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Coping With Tinnitus

Have you ever experienced ringing in your ears for no apparent reason? If so, you are not alone!

Kevin’s Story
During the summer of 2012, I found myself abnormally fatigued. I attributed this to long hours at a new, high-stress job. Thankfully, one positive aspect of my position in graphic design was being able to listen to music all day at my desk while wearing headphones. One afternoon in early July, while enjoying some of my favorite tunes, I heard a barely audible, but distinct, ringing in my right ear. I immediately changed the song I was listening to, yet the noise remained. I exited the application for my music service. The ringing continued. I was startled by this and ripped the headphones out of my ears. The sound continued.

I went to my doctor that evening assuming I had an ear infection. In a dramatic turn of events, I was subsequently told my kidneys were failing and diagnosed with Alport syndrome. I began dialysis the same day.

What is Tinnitus?
The ringing in my ear(s) which I still have to this day, is known as tinnitus, a condition suffered by nearly 45 million Americans. According to the American Tinnitus Association, tinnitus (correctly pronounced ti-NIGHT-us or TINN-a-tus) is “the perception of sound when no actual external noise is present.” In my instance, a ringing noise persists in both ears 24/7 with varying ranges in volume and intensity. Other patients may experience buzzing, clicking or other types of noise. The word itself originates from the Latin tinnire, meaning “to ring.”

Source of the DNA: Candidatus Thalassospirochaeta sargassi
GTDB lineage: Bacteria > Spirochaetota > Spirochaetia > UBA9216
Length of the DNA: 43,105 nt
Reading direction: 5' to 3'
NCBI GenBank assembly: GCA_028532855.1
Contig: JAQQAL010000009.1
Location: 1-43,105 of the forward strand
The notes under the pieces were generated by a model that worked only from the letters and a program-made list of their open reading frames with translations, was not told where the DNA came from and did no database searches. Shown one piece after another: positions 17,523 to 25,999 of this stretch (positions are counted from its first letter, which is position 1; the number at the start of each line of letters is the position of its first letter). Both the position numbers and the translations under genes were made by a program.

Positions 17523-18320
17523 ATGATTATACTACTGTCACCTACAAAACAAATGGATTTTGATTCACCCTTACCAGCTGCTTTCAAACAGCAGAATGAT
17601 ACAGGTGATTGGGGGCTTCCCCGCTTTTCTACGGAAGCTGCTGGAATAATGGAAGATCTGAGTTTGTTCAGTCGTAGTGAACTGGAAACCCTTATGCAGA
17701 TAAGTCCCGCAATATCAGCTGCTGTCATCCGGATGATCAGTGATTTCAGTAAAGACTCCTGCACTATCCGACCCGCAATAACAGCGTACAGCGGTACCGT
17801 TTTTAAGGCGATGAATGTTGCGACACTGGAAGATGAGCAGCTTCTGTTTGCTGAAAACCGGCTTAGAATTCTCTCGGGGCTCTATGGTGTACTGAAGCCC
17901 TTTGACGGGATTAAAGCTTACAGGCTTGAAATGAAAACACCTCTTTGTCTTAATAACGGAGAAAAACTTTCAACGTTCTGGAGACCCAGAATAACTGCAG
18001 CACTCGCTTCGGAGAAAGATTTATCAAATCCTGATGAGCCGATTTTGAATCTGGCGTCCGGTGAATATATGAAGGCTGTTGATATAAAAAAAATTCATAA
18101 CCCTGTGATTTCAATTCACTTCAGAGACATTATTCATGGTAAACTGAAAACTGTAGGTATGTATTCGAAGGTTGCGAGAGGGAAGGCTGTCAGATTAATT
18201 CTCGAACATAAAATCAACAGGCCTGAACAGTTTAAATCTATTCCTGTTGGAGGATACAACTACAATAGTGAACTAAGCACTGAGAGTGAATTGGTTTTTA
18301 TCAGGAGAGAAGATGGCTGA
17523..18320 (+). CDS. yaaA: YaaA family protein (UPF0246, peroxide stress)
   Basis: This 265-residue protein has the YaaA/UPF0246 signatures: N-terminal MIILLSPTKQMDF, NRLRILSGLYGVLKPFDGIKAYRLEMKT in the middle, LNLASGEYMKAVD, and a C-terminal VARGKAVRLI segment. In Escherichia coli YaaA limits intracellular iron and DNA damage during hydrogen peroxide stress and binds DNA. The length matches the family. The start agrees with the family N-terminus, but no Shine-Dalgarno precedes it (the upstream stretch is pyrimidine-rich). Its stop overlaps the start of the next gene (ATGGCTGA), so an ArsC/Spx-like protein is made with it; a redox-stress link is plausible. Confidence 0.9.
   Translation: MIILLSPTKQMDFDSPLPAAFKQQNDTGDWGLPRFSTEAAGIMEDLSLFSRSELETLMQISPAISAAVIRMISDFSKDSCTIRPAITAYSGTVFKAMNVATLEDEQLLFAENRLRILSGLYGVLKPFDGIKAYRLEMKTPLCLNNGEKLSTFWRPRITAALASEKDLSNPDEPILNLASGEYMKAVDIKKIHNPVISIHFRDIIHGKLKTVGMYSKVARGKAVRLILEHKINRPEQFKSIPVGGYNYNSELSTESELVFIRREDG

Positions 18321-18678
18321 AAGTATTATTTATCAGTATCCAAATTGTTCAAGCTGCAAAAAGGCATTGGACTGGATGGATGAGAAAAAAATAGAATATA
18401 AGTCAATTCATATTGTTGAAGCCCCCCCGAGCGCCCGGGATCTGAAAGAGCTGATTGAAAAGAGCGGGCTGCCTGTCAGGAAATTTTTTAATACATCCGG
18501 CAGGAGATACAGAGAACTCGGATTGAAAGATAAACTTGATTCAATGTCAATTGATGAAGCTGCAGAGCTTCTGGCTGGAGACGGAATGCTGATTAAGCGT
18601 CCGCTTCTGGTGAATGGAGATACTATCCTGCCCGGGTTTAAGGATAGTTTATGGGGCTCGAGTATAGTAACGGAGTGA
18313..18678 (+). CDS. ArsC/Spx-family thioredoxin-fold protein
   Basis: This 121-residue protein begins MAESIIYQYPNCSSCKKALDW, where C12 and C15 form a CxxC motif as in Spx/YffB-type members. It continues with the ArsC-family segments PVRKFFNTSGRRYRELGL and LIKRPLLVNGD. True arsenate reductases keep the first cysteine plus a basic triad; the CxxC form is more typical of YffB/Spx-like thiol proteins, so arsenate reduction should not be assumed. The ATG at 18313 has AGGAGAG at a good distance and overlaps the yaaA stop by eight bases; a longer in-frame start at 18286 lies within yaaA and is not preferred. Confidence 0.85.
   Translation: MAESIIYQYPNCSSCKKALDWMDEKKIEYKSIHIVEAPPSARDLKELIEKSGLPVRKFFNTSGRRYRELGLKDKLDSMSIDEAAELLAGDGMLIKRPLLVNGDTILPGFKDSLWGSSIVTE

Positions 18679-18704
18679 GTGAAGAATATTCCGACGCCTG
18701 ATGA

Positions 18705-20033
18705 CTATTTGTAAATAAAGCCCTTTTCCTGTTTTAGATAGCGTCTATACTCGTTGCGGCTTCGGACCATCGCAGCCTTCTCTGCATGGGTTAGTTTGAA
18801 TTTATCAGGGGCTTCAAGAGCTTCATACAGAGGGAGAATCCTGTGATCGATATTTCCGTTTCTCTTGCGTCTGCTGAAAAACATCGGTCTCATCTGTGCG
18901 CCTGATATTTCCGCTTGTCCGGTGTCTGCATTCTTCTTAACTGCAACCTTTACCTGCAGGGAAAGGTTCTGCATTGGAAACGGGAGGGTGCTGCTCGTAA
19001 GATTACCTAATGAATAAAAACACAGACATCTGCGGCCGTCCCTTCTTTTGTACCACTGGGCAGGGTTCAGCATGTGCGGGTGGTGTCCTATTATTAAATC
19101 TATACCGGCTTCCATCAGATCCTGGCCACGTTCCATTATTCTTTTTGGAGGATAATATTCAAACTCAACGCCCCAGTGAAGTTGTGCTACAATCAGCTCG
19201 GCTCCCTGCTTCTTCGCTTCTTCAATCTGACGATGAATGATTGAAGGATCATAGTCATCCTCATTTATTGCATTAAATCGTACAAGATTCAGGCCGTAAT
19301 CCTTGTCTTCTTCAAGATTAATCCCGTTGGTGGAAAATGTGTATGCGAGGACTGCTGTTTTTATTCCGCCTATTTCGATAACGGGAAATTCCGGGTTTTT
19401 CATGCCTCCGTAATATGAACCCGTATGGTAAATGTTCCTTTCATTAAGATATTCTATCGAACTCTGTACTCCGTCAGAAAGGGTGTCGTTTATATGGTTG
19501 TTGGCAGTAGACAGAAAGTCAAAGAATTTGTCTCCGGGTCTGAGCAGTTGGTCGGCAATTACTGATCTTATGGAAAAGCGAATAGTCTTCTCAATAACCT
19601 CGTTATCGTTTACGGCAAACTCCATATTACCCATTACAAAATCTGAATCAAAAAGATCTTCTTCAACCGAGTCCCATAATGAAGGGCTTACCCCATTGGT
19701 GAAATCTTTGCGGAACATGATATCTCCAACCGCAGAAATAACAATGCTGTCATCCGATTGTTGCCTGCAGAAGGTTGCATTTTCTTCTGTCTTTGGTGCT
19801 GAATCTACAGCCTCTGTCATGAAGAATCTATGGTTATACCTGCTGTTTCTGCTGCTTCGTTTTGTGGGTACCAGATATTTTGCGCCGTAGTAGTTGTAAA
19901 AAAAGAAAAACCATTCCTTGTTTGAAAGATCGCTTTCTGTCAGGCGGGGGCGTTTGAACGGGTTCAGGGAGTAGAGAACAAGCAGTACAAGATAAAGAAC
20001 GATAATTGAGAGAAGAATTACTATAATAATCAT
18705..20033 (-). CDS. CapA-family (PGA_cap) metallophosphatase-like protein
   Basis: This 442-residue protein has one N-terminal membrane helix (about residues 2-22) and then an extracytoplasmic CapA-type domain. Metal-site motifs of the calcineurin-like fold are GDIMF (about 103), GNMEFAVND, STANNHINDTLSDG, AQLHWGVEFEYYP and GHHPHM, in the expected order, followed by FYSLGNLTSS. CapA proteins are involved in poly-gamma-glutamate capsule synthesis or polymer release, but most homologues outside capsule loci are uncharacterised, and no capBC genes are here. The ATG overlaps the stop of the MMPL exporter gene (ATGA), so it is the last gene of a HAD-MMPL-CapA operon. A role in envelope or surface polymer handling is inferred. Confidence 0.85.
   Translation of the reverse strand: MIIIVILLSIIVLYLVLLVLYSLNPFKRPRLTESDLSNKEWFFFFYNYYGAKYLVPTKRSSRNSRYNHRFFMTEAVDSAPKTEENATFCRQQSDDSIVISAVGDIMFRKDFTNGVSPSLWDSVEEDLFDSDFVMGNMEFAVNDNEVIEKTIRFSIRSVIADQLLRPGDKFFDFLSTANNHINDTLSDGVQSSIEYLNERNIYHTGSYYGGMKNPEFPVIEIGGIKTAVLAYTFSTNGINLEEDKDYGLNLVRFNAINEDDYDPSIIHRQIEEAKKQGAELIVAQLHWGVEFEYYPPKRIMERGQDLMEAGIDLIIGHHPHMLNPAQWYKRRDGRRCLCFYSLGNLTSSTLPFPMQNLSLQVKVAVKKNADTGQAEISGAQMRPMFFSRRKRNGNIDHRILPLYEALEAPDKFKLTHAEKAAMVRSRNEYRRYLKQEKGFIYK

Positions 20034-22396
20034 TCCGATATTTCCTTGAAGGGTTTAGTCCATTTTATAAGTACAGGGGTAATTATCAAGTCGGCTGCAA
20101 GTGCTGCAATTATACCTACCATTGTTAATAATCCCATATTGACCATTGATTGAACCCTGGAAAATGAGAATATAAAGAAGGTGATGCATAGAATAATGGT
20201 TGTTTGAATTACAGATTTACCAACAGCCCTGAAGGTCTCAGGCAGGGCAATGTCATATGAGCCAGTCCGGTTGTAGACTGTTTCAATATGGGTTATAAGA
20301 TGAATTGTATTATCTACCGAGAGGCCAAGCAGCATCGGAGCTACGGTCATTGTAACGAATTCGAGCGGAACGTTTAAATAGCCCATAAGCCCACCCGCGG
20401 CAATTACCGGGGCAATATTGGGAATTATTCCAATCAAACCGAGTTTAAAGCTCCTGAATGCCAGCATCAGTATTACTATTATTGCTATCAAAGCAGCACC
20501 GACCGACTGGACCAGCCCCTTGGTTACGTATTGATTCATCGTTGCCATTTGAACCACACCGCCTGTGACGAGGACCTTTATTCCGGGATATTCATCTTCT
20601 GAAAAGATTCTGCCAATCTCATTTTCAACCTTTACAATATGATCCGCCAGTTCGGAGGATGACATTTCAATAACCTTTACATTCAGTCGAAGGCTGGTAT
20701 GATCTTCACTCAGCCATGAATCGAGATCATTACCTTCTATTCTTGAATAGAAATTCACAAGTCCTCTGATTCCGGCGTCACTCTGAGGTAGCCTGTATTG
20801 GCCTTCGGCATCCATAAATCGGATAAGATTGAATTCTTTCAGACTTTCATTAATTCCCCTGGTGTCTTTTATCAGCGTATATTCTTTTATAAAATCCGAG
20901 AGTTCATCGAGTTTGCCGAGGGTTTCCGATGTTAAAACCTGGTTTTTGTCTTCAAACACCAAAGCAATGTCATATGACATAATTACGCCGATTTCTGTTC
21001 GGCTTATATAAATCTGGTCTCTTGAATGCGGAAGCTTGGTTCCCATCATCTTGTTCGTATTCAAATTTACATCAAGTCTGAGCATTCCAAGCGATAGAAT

Tinnitus is not a disease in and of itself but rather a symptom of another underlying condition,  predominantly hearing loss, such as that common to Alport syndrome patients.

Ringing in the ears can have varying effects on patients. Some people are mildly annoyed by it, while others can experience extreme stress, sleep loss, poor concentration or even more crippling side effects.

Audiologists have various methods of measuring tinnitus and while there is no scientifically-validated cure, certain treatments (such as hearing aids and behavior therapies) are available.

In my experience, adequate sleep (7+ hours a night) helps regulate the noise to an acceptably noticeable level. Getting less than five hours of sleep will leave me ringing like a bell in the morning when I wake up.

If you suffer from tinnitus, don’t feel alone!  Around 15% of the US population experiences this condition, including many celebrities and musicians such as William Shatner, David Letterman, Barbara Streisand, Pete Townshend, Eric Clapton, Ryan Adams and Phil Collins.

You can learn more about tinnitus at the following resource:
American Tinnitus Association